How to become a nicer, calmer person

Will Harris sets out three simple ways in which marketers can boost their professional life - and make the most of their valuable time.I’ve always found the trouble with self-help books is that the advice is often well-meaning, but utterly impractical.

Being told to ‘be more strategic’, when you are staring down the barrel of a hairy-arsed retailer demanding starbursts all over his advertising, can be challenging, to say the least. Similarly, it’s one thing to suggest you ‘run three times a week building up to a full five runs a week before your first marathon’… it’s something else to fit that into your life. Chances are that you, like me, will end up staggering across the finish line with burning lungs and wobbly legs, promising yourself that you will never drink again, let alone run again.

So, this January let me offer up three simple things for 2015 that we all can do, and from which all of life’s riches flow.

Oddly it was only when he shouted ‘Fuck you, Will Harris!’ that I felt a line had been crossed

A plea for politeness

Number one came to me in the first week of December when I had a new experience, just as I was finally lulled into a false sense that I had seen everything in the workplace.

After all, I’ve seen a copywriter come out from behind the two-way mirror of a viewing studio and launch a tirade at a respondent who dared mock his beer campaign in research groups.

I’ve broken up a fistfight between a client and a creative (I was the account exec) and another one between a commercials director and a creative director on a shoot (I was the client).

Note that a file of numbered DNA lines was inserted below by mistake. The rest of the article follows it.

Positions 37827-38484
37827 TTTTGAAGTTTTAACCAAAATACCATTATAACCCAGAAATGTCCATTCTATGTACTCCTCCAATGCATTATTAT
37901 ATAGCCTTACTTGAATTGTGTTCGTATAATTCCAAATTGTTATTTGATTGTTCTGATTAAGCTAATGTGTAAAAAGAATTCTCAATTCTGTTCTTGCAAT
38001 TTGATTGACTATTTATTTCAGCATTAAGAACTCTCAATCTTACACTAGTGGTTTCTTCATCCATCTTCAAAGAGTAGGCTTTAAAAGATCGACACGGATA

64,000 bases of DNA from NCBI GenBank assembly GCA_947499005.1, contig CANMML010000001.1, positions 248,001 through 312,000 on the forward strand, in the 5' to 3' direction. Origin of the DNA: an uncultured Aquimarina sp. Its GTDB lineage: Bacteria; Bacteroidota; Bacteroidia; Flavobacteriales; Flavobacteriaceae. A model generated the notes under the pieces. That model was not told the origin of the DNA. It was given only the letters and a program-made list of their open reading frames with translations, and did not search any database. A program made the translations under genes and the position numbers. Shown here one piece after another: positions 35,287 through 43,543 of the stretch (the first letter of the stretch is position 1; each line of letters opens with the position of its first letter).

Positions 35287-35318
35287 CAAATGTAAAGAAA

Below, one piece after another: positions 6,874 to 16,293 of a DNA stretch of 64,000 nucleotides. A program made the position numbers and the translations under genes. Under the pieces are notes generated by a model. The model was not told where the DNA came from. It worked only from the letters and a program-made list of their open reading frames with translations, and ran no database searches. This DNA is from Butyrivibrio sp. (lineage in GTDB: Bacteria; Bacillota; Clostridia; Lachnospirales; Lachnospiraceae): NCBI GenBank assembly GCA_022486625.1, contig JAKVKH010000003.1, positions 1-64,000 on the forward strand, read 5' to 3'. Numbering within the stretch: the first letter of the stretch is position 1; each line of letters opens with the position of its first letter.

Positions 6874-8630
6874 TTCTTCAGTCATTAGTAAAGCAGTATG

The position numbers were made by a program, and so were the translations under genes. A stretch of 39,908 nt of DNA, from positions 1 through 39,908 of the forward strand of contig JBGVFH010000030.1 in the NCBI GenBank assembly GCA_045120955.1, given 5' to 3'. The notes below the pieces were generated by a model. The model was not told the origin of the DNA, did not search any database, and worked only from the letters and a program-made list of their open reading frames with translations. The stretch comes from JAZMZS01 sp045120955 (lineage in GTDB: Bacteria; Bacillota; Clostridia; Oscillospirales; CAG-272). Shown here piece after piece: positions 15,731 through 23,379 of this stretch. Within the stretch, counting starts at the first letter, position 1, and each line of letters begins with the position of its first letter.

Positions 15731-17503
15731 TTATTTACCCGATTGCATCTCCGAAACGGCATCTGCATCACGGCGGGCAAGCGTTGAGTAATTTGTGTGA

In agency life, I’ve been dragged from bars to strip-bars and beyond in most continents of the world, and rescued clients from situations they would not want to be in (or their wives wouldn’t want them in). There’s nothing especially odd about this, in my view. It’s just what happens when you work in this industry for long enough.

In early December, however, I had my first experience with a client who appeared to be a fully signed-up psychopath. I know psychopath is an overused word these days, but I use it in the context of a man who spent 20 minutes shouting at three of us, sneering, insulting, swearing and cursing like someone from a B-movie. It was horrific.

It made me realise how difficult it is to know how to deal with someone who defiantly refuses to obey the conventions of society.

You have to go a long way to find a more unflappable bunch than London Boris Bikers, but we were all at a loss as to how to deal with such a flagrant breach of etiquette. He, meanwhile, was unmoved by his faux pas. It happened to me again last week; standing in the queue that forms most mornings for Boris Bikes at Waterloo station, a man came and joined it at the front. He ignored the 10 guys already lined up, shivering in the cold (I say ignored, rather than overlooked, because we were all wearing bright yellow jackets with flashing lights on) and stood there, impassive, against the rather British stares and clearing of throats.

So, too, with our psychopathic (now ex-) client. Politely I continued sparring with him, playing along and trying to reason rather than rant. Oddly it was only when he shouted "Fuck you, Will Harris!" that I felt a line had been crossed, and I threw him (and his account) out.